Guadalajara is the second largest city in Mexico. It’s huge!
It’s a busy, thriving area with many types of industry nearby including glass blowing. Nearly every drinking-glass, bowl, chandelier, or vase that you have seen in other parts of Mexico was made here in Guadalajara.
Any silly me – I didn’t buy any of it!
|Got off the plane – headed straight to Krispy Kreme!|
We spent three nights in Guadalajara. We were on a mission to take possession of an Explorer Sport Trac being imported from California into Mexico for us. Bringing a used vehicle into Mexico is a whole other story that Lawrie will write about in a subsequent blog.
Since we were waiting to be sure the vehicle had actually arrived in the city we didn’t buy a lot of things – just in case we had to return to Isla Mujeres via airplane instead of driving home.
In the meantime we window-shopped. On our first day we took a taxi ride out to Tlaquepaque in the suburbs. It’s a fabulous area.
Think of Murano glass from Italy – on steroids; chandeliers that required a house with twenty-foot ceilings, glassware in every colour, size, pattern and description. Antiques from all over Mexico. Pottery. Furniture. Designer studios and rustic furnishing. I was in heaven looking at it all. And in Hell because I couldn’t buy anything!
|Drove twenty miles past our turn off!|
The second day we took another taxi ride to nearby Tonala, a suburban area specializing in more traditional Mexican handicrafts. This driver was a hundred times more entertaining than the one we had the day before.
Our first clue should have been when he hollered across the street to a friend, asking how much he should charge for the fare to Tonala.
As we ricocheted along the streets of Guadalajara our driver never quite seemed to be in control of the vehicle. Finally we were on the very busy multi-laned Highway 15. We passed the first turnoff of Tonala, but we weren’t concerned. There is usually another exit a few kilometers along. Then the second turnoff zipped past. By now our driver was waving his hands around, muttering a lot in Spanish.
We got the gist of his problem. There were no more turnoffs. Okay then. Mexico City here we come!
As we rocketed along the highway for another twenty kilometers, he finally spotted an exit for another suburban community. He zipped off, tried a few different roads, and then noticed an under-the-highway drainage culvert, wide enough for the car. And that became our turn-back road. Finally arriving in the Centro of Tonala, we exited the taxi, giggling wildly at our adventure.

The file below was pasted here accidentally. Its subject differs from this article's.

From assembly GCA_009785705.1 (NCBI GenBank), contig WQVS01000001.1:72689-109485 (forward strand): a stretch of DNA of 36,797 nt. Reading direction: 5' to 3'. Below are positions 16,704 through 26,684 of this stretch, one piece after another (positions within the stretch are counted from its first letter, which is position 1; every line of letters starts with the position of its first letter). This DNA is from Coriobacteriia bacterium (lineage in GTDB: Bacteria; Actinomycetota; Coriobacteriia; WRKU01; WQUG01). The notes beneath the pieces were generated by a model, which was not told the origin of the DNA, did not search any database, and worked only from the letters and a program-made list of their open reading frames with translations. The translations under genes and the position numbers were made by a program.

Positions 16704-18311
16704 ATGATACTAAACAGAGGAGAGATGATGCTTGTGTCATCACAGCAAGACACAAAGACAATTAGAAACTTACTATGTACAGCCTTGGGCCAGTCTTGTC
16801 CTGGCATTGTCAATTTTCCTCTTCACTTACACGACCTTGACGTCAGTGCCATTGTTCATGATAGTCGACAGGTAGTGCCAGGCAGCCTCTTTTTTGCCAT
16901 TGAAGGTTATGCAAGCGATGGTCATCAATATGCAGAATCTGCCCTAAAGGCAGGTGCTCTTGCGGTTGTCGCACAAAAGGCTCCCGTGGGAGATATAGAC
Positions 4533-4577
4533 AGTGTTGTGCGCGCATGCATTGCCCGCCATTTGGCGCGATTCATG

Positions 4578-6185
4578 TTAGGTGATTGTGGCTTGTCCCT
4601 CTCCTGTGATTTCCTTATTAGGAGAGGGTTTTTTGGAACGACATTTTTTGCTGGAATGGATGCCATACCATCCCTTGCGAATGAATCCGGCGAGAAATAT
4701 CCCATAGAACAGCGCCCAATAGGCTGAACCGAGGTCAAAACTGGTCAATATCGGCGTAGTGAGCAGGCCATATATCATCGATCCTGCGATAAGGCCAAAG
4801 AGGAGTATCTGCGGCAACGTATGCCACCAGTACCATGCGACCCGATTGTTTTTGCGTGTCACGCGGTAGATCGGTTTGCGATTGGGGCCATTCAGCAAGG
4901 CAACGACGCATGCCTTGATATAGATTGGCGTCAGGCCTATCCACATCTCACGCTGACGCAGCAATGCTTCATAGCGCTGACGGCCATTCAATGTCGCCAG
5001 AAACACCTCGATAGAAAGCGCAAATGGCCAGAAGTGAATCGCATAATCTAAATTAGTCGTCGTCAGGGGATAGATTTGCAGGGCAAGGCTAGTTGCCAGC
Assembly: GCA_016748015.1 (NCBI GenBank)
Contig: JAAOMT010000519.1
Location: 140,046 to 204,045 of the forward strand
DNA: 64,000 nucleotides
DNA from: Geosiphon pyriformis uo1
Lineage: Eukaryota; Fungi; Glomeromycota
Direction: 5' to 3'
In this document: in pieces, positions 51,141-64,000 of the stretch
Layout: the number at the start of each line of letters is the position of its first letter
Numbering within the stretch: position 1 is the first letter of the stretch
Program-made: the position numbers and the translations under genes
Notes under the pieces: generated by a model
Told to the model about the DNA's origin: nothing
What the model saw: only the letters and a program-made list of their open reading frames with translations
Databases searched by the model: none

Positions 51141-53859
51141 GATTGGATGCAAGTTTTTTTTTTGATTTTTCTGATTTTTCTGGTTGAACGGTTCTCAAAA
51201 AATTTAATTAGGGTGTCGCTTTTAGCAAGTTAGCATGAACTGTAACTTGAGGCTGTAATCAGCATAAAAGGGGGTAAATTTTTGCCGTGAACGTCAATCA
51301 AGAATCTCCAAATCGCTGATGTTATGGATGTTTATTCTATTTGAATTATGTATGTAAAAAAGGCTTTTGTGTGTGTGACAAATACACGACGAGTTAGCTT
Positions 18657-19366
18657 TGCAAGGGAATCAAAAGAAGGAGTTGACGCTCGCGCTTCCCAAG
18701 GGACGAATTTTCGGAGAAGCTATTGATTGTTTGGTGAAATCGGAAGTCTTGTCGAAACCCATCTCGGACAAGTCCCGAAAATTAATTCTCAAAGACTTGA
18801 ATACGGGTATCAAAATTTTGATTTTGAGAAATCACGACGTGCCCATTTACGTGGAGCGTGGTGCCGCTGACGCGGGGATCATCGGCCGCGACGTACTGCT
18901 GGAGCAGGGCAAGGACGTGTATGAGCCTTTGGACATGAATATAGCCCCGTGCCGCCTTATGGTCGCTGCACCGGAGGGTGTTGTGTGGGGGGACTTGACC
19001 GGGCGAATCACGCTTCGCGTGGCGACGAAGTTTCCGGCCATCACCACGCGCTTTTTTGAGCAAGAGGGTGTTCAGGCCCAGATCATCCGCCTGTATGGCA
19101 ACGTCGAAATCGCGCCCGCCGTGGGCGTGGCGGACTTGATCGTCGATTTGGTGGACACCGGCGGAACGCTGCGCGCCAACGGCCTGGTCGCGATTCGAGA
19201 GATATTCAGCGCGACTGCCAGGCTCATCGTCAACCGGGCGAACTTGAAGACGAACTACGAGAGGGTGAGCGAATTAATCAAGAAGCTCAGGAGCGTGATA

|Lawrie shopping in Tonala|
We spent the remainder of the day meandering up and down the many side streets in Tonala, looking at the various displays of pottery, furniture, and yet more glassware.
Nope. Still not buying.
Returning to the Hotel Morelos, a lovely old colonial hacienda located in the centre of old Guadalajara, we decided a cold drink was next on the agenda. Luckily for us the first week of September is celebrated in Guadalajara as the Day of the Mariachis.
We had the pleasure of listening to live music in our hotel lobby, across the street in the square, and near the gorgeous 160 year-old Guadalajara Cathedral located in the heart of the historic centre of the city.
|One of the Mariachi bands participating in festival|
Friday night, our last night, we wandered around the historic district, snapping photos of the many locals enjoying the start of the weekend.
When I downloaded my photos to our laptop computer I thought that I must have held the camera at a slight angle as one of the spires of the cathedral had a decided lean to it.
It turns out the cathedral was damaged in several earthquakes spanning from 1932 to 2003. There is a slight tilt to the north tower, and structural damage to the dome. The cathedral is still in daily use. I’d being saying my prayers with my fingers crossed.
|Guadalajara Cathedral in Centre – damaged by earthquakes|
As for the shopping – we did take delivery of the white Sport Trac, and we are on our way towards Puebla – another shopping mecca.
No worries. We can still fill the truck with good stuff.